How museums and heritage sites in England display the early medieval past is the focus of academic and public interest and debate. Despite ever-pressured budgets and limited resources, the stories told about the early medieval past in these environments are of key importance for the story of this island, and have become increasingly important in the context of political and cultural crises of English identity, and extremist appropriations of the Early Middle Ages. Reviewing current and past displays of early medieval material culture at the Museum of Liverpool, the World Museum (also in Liverpool), and Chester’s Grosvenor Museum, this chapter evaluates the Early Middle Ages in city museums serving multicultural regions in the English North West and West Midlands. Consequently, we identify recommendations for potential future museum engagement with the ‘Dark Ages’.
    • Displaying the deviant: Sutton Hoo’s sand bodies

      Williams, Howard; Walsh, Madeline; University of Chester (Equinox, 2019-01-01)
      The interpretation of early medieval deviant burials has come to the fore in recent mortuary archaeology debates. Yet, critical discussion of how early medieval execution cemeteries are portrayed in museums and other media has received no critical attention. Using the prominent case study of Sutton Hoo, Suffolk, this chapter reveals the interpretative and ethical challenges inherent in narrating and visualizing later Anglo- Saxon judicial killing in the absence of well-preserved human remains, but instead through the recording and interpretation of carefully excavated “sand bodies.”
    • Disrupting the Rituals of Grief: Conflict, Covid-19 and the Fracturing of Funerary Tradition

      Critchell, Kara; University of Chester (Peter Lang, 2021-09-01)
      This chapter considers the disruption of the funerary ritual during the Covid-19 pandemic and reflects on the connections between these disruptions and state intervention in funerary practice during the Second World War. Through an analysis of how such intervention has occurred, and the language of sacrifice that has been evoked in both instances, it will be suggested that the fracturing of the formal rituals of death and commemoration has not only led to complicated grief amongst individuals, but that it could also result in long- term societal trauma.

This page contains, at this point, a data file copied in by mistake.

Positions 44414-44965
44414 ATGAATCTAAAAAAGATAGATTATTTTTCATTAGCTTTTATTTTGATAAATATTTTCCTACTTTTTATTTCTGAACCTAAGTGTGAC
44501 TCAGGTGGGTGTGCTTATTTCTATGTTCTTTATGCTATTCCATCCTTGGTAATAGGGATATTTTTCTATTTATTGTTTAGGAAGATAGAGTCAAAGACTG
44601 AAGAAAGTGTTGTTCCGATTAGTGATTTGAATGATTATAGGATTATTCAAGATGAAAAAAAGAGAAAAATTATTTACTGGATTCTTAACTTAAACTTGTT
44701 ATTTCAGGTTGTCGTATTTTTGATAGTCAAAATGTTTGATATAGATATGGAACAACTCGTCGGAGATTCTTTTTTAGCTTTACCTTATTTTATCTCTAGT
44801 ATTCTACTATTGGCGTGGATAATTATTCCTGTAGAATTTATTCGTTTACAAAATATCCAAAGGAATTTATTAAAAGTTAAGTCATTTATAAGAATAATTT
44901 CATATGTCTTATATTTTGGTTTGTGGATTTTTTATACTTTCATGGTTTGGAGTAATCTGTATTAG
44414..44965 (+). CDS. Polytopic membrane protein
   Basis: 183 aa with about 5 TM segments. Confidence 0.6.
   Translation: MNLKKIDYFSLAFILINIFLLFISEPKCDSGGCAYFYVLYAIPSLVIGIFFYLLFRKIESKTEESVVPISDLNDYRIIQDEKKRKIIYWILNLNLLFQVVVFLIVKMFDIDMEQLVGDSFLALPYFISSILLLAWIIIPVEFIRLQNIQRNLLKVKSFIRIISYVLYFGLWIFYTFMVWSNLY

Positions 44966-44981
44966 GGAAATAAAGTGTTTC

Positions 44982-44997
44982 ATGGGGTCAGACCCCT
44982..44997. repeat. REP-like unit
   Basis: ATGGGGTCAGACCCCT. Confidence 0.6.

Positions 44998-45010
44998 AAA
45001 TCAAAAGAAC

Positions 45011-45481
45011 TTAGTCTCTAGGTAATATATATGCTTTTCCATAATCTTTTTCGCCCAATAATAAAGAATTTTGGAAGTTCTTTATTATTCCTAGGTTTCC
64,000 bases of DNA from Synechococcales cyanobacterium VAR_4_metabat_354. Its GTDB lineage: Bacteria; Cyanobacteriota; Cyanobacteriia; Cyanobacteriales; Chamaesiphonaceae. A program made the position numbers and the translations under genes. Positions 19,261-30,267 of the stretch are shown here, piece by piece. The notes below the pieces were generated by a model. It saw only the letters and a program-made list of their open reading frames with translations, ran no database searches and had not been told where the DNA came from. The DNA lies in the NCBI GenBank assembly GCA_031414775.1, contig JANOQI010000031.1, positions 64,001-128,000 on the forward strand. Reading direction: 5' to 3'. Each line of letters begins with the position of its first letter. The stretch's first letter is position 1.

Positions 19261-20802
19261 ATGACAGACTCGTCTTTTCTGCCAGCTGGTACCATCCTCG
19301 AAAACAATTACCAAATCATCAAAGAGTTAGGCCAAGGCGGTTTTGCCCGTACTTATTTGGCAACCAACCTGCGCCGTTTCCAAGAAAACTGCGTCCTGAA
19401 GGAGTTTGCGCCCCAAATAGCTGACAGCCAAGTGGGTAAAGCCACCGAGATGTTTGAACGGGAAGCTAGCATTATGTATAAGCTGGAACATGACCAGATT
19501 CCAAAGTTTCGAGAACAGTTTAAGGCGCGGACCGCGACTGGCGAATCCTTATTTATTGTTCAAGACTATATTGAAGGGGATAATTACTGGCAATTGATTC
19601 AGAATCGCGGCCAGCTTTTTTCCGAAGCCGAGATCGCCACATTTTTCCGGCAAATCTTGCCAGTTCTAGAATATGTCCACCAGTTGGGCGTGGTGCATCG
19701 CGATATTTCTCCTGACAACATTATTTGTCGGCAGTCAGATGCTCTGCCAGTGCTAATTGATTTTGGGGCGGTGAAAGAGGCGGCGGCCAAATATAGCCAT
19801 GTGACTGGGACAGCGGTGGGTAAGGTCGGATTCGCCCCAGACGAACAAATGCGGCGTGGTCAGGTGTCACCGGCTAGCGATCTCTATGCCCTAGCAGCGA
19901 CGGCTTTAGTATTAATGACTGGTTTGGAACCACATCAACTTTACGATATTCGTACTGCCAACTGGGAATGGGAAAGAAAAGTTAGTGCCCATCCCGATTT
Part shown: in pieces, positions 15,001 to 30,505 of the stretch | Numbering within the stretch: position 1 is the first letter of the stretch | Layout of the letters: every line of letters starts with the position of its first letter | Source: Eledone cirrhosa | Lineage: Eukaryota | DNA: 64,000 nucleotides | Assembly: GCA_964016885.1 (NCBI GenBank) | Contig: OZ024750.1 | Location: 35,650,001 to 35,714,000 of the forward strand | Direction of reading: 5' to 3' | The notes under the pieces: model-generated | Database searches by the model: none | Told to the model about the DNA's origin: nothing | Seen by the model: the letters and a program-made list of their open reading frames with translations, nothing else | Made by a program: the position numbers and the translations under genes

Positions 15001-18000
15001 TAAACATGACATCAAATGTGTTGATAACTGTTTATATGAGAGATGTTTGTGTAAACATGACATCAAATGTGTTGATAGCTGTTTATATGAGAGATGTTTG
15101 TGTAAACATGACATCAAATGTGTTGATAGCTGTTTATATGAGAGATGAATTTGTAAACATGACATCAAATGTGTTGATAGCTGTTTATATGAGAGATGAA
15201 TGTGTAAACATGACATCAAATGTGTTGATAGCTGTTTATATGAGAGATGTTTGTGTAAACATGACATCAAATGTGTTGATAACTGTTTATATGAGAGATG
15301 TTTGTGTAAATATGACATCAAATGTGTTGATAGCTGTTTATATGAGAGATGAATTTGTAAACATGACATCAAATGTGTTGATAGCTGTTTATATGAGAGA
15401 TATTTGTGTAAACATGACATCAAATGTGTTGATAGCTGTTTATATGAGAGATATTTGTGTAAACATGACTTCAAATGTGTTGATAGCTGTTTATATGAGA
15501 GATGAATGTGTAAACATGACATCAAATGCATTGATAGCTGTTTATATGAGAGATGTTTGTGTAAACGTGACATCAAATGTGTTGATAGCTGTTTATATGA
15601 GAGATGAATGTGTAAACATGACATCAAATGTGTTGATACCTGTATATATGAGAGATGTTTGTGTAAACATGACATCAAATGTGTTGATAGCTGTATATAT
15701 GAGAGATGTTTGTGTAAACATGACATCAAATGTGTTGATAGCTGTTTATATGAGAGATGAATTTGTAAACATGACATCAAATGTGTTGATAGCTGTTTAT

• Distant readings of the geographies in text corpora: Mapping Norman Nicholson’s poems and letters

      Murrieta-Flores, Patricia; Donaldson, Christopher; Gregory, Ian; University of Chester; Lancaster University (CVCE Workshop Proceedings, 2016)
      This short article summarises a preliminary study of the poetry and correspondence of the English poet Norman Nicholson (1914-1987), undertaken as part of Lancaster University’s Spatial Humanities: Texts, GIS, Places project. In addition to offering a concise explanation of the Spatial Humanities project and the methods it employs, the article explains how working with GIS, visualisation techniques, and distant reading enriches our understanding both of the geography of Nicholson’s poetry and of the spatial dimensions of the network of people with whom he exchanged letters throughout his career.
    • Documents for schools: The letter-books of Sir William Brereton

      Jackson, Maggie; Gaunt, Peter (Cheshire Community Council and Chester College, 1995)
      This article discusses the letter-books of Sir William Brereton, who led the Parliamentary war effort in Cheshire during the English Civil War. The extracts are intended for use at key stage 3 in the national curriculum, unit 2, "the making of the United Kingdom: crowns, Parliaments and peoples, 1500-1750."
    • Dryland Structures

      Taylor, Barry; Milner, Nicky; Conneller, Chantal; University of Chester, University of York, University of Manchester (White Rose University Press, 2018-04-12)
      The dryland structures
    • Earls and earldoms during King Stephen's reign

      White, Graeme J.; Chester College of Higher Education (Liverpool University Press, 2000-09-01)
      This book chapter discusses the proliferation of earldoms in the reign of King Stephen and the reasons for their creation.
    • Early Holocene wetland succession at Lake Flixton (UK) and its implications for Mesolithic settlement

      Taylor, Barry; University of Chester (Springer Verlag, 2019-02-28)